framing around dependency might be challenged by an alternative framing around vulnerability –
that many people have had unfortunate lives and they will need the support of the public with their
housing so that they can live with dignity.
          In challenging the shame framing state and other social housing, this could be projected as
offering opportunity – especially for children – to both secure people’s material wellbeing and to help
them reach their potential. Such an idea could be illustrated with success stories of state tenants and
former state tenants. (There is some evidence of this in a publication of good-news stories known as
Rise which is published internally on a quarterly basis by the Ministry of Social Development.) Such
a framing would also project a sense of hope to a wider community which most likely has little or no
understanding of the lives of state tenants.
          Beyond framing around such ideas as vulnerability, potential and hope, there remains an
essential challenge of shifting the public’s sense of who state housing is for. The previous government’s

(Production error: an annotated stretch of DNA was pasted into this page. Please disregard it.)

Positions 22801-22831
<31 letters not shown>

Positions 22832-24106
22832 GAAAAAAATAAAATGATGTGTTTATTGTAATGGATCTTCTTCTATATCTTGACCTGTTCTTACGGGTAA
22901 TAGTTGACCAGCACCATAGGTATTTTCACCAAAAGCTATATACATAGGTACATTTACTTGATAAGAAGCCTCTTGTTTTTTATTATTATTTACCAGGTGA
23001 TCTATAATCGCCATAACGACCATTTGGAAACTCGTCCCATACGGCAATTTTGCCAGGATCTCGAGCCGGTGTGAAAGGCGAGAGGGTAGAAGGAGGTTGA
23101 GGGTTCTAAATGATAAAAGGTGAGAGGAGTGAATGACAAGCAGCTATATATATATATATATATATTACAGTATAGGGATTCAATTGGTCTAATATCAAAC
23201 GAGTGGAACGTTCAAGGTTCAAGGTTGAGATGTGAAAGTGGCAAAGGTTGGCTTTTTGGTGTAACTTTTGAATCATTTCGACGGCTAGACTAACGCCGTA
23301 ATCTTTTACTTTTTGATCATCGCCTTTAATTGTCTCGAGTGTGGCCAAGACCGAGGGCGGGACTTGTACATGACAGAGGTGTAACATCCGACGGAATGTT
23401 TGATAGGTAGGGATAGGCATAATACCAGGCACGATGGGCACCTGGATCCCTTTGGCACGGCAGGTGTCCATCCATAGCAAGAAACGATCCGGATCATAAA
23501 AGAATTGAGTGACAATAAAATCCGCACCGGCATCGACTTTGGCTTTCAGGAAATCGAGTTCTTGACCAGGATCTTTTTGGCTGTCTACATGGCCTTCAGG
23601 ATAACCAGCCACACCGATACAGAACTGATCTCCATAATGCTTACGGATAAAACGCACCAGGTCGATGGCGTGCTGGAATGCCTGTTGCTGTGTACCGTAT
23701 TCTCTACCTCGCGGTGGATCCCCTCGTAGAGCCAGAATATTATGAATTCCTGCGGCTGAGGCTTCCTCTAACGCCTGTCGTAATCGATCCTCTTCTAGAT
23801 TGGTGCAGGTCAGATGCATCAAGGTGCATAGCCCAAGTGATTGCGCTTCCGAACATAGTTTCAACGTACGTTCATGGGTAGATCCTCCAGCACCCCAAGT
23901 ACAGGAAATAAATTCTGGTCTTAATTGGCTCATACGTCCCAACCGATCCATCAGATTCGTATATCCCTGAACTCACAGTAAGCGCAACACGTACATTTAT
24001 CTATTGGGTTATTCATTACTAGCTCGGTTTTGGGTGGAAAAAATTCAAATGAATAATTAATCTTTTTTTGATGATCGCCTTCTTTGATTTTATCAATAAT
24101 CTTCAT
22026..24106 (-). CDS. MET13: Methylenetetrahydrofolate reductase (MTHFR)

Social Housing Minister’s keenness to cite problems with methamphetamine contamination of
state houses effectively positions state house tenants as being on the margins of society. While this
positioning does not claim that all state tenants are drug dealers or drug users it associates the two
groups of people and allows us to see state tenants as being outsiders or ‘the other’. This means that
state housing can be framed as being ‘housing for the other’. Any reframing needs to try to present
state housing as being ‘ours’ in the ‘public ownership’ or ‘expression of who we are as a community’
sense. Such a reframing will be difficult but can be achieved through the use of appropriate language
and by focusing more on some issues than on others. Certainly, the antisocial behaviour of some
state tenants corrodes public support for state and social housing, and such behaviour needs to be
addressed effectively and explicitly as part of repositioning exercise.


Lofty ideas of reimaging and the worthy rhetoric of reframing will only carry you so far without